While studying at Pasadena City College (PCC), Eddika was teaching percussion to children through LAUSD’s LA’s Best program. “I feel like percussion is more accessible to me,” she said, “you can just grab a stick and create a beat.” Through the LA’s Best program, Eddika was able to bring the joy of drumming to the impoverished schools of Northeast LA. She was also fascinated by the physicality required to play the instrument. “It makes you dance as you play it,” Organista said, “that’s why I like it, because I like to dance.” Percussion has always played a big role in Eddika’s life. From a young age, she always wanted to learn how to play the drums. “If I had the chance to relearn music, I would have started with the drums,” Organista said. In addition to drum instruments, Eddika also plays other percussion instruments such as the shekere (a beaded gourd) and the maracón (a cylindrical instrument filled with seeds). The maracón, in particular, is a very difficult instrument to get the hang of as you have to time perfectly the trajectory of the seeds. “Your movements have to be very direct and sharp,” Organista added as she mimed the movements required to play the instrument with her shoulders.
As were once the inhabitants of Highland Park, the residents of the neighboring community of Boyle Heights have been very vocal and direct about their feelings on the topic of gentrification. Many of them have resorted to public demonstrations and vandalism. Anarchy of the people and by the people. Unlike Highland Park, who has consigned itself to its impending fate, Boyle Heights has yet to surrender itself to the burgeoning gait of progress. They are still trying to find ways of keeping the trendy coffee shops and designer thrift stores from infiltrating their humble community. They’re up to the challenge.
When it comes to songwriting, Eddika likes to start the process in different ways. “I want to challenge myself to try other things when things get too comfortable,” Organista said. She follows a similar philosophy to that of her friend Dominique Rodriguez (Percussionist) who likes to change the setup of his drum kit. “He created a customized drum set made up of bongos, congas, a tambourine, bass drum and a cowbell around his neck,” she said. Eddika doesn’t have a prescribed way of writing music—sometimes using percussion instruments to write a melody—”The congas fall into a different pocket and keep the groove very intense” she said.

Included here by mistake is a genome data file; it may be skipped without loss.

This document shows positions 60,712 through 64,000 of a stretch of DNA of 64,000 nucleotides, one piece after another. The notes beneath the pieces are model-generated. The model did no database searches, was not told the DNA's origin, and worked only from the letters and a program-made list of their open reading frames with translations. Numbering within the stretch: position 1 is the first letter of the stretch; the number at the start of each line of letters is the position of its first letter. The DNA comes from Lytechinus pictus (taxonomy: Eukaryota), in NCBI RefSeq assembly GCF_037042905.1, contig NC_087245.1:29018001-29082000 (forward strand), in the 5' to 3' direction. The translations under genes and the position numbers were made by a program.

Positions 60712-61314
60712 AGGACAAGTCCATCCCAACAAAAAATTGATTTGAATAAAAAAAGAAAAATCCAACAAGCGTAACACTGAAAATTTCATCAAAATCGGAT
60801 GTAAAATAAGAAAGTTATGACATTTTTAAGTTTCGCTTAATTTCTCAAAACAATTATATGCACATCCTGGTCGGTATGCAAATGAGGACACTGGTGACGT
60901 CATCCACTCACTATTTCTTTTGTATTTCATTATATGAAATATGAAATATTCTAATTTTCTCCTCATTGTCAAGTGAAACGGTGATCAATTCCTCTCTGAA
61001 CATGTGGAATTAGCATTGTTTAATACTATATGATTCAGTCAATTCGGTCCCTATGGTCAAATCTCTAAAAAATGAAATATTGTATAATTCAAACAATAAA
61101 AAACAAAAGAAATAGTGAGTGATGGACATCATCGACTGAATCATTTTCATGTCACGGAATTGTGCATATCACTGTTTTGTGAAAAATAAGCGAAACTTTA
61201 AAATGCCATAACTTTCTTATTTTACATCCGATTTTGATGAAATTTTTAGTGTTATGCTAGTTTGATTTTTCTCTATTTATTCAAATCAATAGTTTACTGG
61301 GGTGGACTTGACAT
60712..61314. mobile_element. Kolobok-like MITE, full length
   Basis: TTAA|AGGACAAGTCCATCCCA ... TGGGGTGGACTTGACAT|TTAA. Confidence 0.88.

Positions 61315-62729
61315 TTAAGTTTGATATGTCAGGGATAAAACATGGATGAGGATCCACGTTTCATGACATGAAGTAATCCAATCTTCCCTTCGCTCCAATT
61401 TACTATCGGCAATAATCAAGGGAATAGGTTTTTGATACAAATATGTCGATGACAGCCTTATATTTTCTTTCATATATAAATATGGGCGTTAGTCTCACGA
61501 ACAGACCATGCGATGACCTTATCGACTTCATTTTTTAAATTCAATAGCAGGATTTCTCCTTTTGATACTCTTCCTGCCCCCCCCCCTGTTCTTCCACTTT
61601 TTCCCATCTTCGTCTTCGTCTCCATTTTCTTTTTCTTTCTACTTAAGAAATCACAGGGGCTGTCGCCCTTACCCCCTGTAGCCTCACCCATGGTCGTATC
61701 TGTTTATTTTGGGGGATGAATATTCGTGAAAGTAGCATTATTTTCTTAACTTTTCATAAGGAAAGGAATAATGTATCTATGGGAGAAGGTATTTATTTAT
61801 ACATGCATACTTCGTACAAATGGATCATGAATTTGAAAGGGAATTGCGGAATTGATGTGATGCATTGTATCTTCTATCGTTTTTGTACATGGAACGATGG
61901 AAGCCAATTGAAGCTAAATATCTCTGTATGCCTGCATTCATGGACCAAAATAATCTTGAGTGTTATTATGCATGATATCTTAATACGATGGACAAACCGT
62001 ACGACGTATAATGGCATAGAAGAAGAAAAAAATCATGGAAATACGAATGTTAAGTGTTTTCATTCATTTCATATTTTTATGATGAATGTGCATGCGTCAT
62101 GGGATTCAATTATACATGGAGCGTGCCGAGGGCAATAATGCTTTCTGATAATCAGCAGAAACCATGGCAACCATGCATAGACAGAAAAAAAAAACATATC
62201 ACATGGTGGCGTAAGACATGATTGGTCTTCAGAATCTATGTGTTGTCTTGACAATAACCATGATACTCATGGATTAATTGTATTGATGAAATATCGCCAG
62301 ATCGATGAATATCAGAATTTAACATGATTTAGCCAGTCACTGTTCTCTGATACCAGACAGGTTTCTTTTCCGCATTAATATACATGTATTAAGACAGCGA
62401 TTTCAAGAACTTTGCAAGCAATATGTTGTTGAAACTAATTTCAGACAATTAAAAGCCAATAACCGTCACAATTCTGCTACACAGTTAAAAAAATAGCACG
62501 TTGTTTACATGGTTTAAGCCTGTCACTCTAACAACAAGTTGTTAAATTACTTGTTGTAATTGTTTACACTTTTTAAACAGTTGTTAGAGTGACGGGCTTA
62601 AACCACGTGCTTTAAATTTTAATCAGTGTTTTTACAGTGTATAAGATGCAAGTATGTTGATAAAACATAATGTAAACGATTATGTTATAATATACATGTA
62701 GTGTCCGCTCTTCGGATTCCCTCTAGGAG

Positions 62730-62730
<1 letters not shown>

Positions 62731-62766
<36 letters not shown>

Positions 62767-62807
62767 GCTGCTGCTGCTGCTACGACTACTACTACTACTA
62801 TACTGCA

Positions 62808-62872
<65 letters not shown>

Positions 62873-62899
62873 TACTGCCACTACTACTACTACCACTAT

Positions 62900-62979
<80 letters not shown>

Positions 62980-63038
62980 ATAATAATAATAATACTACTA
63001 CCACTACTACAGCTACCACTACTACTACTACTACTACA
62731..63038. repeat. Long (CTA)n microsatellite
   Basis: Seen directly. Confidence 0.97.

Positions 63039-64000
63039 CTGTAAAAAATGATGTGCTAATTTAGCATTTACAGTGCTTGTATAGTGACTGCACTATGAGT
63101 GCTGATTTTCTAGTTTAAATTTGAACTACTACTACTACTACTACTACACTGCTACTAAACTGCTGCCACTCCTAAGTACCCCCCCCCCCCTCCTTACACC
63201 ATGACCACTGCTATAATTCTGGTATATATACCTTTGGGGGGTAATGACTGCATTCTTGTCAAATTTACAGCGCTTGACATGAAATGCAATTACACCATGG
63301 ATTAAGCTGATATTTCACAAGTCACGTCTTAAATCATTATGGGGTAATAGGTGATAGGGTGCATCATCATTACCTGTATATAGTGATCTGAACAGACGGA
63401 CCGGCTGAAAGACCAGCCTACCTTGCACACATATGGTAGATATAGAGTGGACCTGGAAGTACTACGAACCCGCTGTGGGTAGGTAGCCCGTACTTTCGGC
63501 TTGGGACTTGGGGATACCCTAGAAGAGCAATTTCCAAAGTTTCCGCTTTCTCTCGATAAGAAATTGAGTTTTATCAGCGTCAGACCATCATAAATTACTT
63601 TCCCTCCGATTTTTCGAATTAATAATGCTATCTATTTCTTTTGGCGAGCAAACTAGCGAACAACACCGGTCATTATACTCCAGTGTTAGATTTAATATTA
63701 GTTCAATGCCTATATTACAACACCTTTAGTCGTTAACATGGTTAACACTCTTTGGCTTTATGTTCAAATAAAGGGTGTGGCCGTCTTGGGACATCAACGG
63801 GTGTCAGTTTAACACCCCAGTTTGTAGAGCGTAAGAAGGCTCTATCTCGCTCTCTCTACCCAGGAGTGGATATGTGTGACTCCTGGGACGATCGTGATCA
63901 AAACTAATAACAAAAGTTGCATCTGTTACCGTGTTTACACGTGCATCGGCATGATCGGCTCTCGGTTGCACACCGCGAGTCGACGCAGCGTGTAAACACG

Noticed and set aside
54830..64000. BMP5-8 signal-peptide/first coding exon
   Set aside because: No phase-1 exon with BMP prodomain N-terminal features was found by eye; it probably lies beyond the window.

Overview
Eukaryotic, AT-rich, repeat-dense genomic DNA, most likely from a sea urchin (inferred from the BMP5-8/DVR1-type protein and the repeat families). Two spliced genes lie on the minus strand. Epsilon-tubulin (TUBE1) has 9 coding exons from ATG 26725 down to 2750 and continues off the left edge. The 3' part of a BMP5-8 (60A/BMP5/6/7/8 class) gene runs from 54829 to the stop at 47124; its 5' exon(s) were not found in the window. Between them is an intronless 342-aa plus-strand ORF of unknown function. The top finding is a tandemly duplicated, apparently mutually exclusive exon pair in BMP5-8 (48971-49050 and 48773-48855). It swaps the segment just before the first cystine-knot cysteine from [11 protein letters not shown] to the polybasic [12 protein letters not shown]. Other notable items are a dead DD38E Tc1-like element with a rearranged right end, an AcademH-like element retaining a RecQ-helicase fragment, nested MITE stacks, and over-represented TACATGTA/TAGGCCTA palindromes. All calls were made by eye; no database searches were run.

Having been a long time resident of Highland Park, Eddika has experienced the dramatic change that the community has gone through; from working class to have-no-class. “As a child, my family and I used to visit some family that lived here and it was a very different place,” she recalls, “Highland Park was considered dangerous.” The danger levels have subsided a bit ever since the neighborhood began to undergo gentrification. The ruckus of gun shots and illegal fireworks has been replaced by that of the Gold Line train blaring its horn and drunken hipsters heading home to their overpriced apartments in the middle of the night.
Eddika’s lyrics are almost prophetic in that they perfectly describe what most of the displaced people of Highland Park feel: “The world that was mine disappeared.” She refuses to be a patron of any of the new businesses because they are bringing too much change in too short of time. The song continues: “It no longer is. It exists no more.”
As we departed from Culebra Park, Eddika pointed out to me an old woman peddling a cart. I couldn’t see her face and in the two years that I have lived there, I had never come across her. “She goes around Highland Park picking up trash,” Organista said. “I see her every day.” Even as the world around her keeps changing, this woman is steadfast in her work, in her purpose. With all the changes and influences that have led Eddika to this point, she is trying to find a way of dealing with the change, just like the old lady and all of the survivors of gentrification. Eddika continues to allow a wide spectrum of influences to guide the flow of creativity, in her life and in her music. She doesn’t question where it is taking her. She simply allows this creative effervescence to take over her and meld with her until all of these disparate streams of influence merge into one. Until they surrender to her.
To listen to Eddika’s music and find out about upcoming shows, please visit her groups website: www.elharukuroi.com
Oseguera, J. L., Jr. (2017, April 6). La Percussionista [Photograph]. Silhouettes, StripSearchLA, Los Angeles.